I think both of these miss the mark. I think it is foolish and short-sighted to dismiss out of hand any attempt at gun control. Perhaps guns are just tools, but they are lethal tools. That there are some types of restrictions on obtaining something potentially lethal seems like it shouldn’t be that controversial of an idea.

As for concrete examples, I could posit a few, but I’d be the first to admit they are open for debate as I’m not well read on this subject. I think we need to look at statistics with regards to the regulations we already have in place to see which of those have been effective. I think we need to investigate (and maybe we already have) exactly how criminals get their hands on weapons and take the necessary measures to close the gaps in the supply chain.

One example I’ll throw out there is how about limits on how many guns and/or ammo you can purchase in a certain time period? The shooter in Las Vegas amassed a large arsenal over the past year. Why would it be necessary for a person to stockpile that many weapons?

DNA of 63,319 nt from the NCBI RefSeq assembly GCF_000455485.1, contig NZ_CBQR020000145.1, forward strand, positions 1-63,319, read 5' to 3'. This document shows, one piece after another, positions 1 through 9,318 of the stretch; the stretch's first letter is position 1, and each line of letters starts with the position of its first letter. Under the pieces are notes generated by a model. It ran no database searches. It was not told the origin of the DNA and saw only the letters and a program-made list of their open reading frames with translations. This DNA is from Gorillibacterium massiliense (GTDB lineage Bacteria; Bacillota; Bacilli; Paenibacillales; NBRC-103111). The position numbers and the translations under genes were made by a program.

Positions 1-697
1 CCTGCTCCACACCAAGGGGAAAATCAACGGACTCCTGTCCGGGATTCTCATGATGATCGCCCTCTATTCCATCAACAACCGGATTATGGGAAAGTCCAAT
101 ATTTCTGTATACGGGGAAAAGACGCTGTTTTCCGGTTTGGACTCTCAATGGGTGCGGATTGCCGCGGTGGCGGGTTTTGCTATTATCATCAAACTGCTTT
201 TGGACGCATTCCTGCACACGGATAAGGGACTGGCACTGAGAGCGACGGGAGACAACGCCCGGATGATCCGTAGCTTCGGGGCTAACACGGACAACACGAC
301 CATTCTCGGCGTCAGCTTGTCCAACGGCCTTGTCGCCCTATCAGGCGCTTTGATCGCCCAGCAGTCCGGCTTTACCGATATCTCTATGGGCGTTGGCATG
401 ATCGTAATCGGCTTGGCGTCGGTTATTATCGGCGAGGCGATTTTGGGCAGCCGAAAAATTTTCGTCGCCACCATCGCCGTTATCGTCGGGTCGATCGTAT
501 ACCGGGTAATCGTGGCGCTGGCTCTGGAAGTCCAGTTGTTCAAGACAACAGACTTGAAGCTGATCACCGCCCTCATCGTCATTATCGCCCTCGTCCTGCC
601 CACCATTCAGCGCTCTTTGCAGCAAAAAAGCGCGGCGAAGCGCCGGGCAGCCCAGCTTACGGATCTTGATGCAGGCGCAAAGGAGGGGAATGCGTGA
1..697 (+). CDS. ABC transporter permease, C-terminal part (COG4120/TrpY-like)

I’m not sure why people balk so much at background checks and waiting periods. I have to get a background check if I want to chaperone a youth event at my church. Why should I be offended about going through a background check to pick up a deadly weapon? And under what circumstances would I ever need a gun immediately such that waiting a week or so would have grave consequences? These seem like “common sense” measures, though, I’ll admit, I do not know any statistics with regards to how effective they are.

Again, I’ll be the first to admit that my knowledge is lacking in this area. But I think we need to avoid kneejerk responses. I don’t think it’s good for us to reject out of hand any suggestions because we’ve already decided that “gun control never works.” Surely the safety of our nation’s citizens warrants that we can at least have a conversation about these things.


#10

We’ve had gun control in the US for decades. It has been proven not to work. That’s why I’m asking for concrete examples of gun control that would actually reduce gun-related violence.

OK, what arbitrary “safer” numbers will be chosen, and who will choose them? Politicians pandering for votes? That’s a scary thought. It took 72 minutes for law enforcement to get tot he shooter in LV. In that length of time given his vantage point and the size of the crowd, with some more training and skill he would have been able to kill more than 59 with a WWI bolt action rifle. That’s a very sobering fact. What do you ban then to stop the madness? Finally, I’m a competitive marksman. I shoot well over 1K rounds/month – all of which I reload myself. How many rounds would I be allowed under your plan?